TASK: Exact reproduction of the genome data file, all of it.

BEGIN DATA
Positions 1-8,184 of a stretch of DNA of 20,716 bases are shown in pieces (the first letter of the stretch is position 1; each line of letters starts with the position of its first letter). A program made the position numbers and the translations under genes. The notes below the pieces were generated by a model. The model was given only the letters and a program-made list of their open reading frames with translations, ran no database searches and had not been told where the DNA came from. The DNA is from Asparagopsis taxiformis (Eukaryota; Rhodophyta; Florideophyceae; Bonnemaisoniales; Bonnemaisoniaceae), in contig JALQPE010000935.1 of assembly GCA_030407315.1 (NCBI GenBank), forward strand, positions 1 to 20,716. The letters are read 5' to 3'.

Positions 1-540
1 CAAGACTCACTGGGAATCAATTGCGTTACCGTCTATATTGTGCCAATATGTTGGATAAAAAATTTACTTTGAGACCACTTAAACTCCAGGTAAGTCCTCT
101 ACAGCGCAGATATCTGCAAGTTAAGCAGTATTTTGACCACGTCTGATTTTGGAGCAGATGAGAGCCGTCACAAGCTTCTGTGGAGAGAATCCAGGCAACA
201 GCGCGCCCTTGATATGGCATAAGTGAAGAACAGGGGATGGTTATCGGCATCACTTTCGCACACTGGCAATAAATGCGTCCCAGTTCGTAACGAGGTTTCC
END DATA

Positions 1-8,184 of a stretch of DNA of 20,716 bases are shown in pieces (the first letter of the stretch is position 1; each line of letters starts with the position of its first letter). A program made the position numbers and the translations under genes. The notes below the pieces were generated by a model. The model was given only the letters and a program-made list of their open reading frames with translations, ran no database searches and had not been told where the DNA came from. The DNA is from Asparagopsis taxiformis (Eukaryota; Rhodophyta; Florideophyceae; Bonnemaisoniales; Bonnemaisoniaceae), in contig JALQPE010000935.1 of assembly GCA_030407315.1 (NCBI GenBank), forward strand, positions 1 to 20,716. The letters are read 5' to 3'.

Positions 1-540
1 CAAGACTCACTGGGAATCAATTGCGTTACCGTCTATATTGTGCCAATATGTTGGATAAAAAATTTACTTTGAGACCACTTAAACTCCAGGTAAGTCCTCT
101 ACAGCGCAGATATCTGCAAGTTAAGCAGTATTTTGACCACGTCTGATTTTGGAGCAGATGAGAGCCGTCACAAGCTTCTGTGGAGAGAATCCAGGCAACA
201 GCGCGCCCTTGATATGGCATAAGTGAAGAACAGGGGATGGTTATCGGCATCACTTTCGCACACTGGCAATAAATGCGTCCCAGTTCGTAACGAGGTTTCC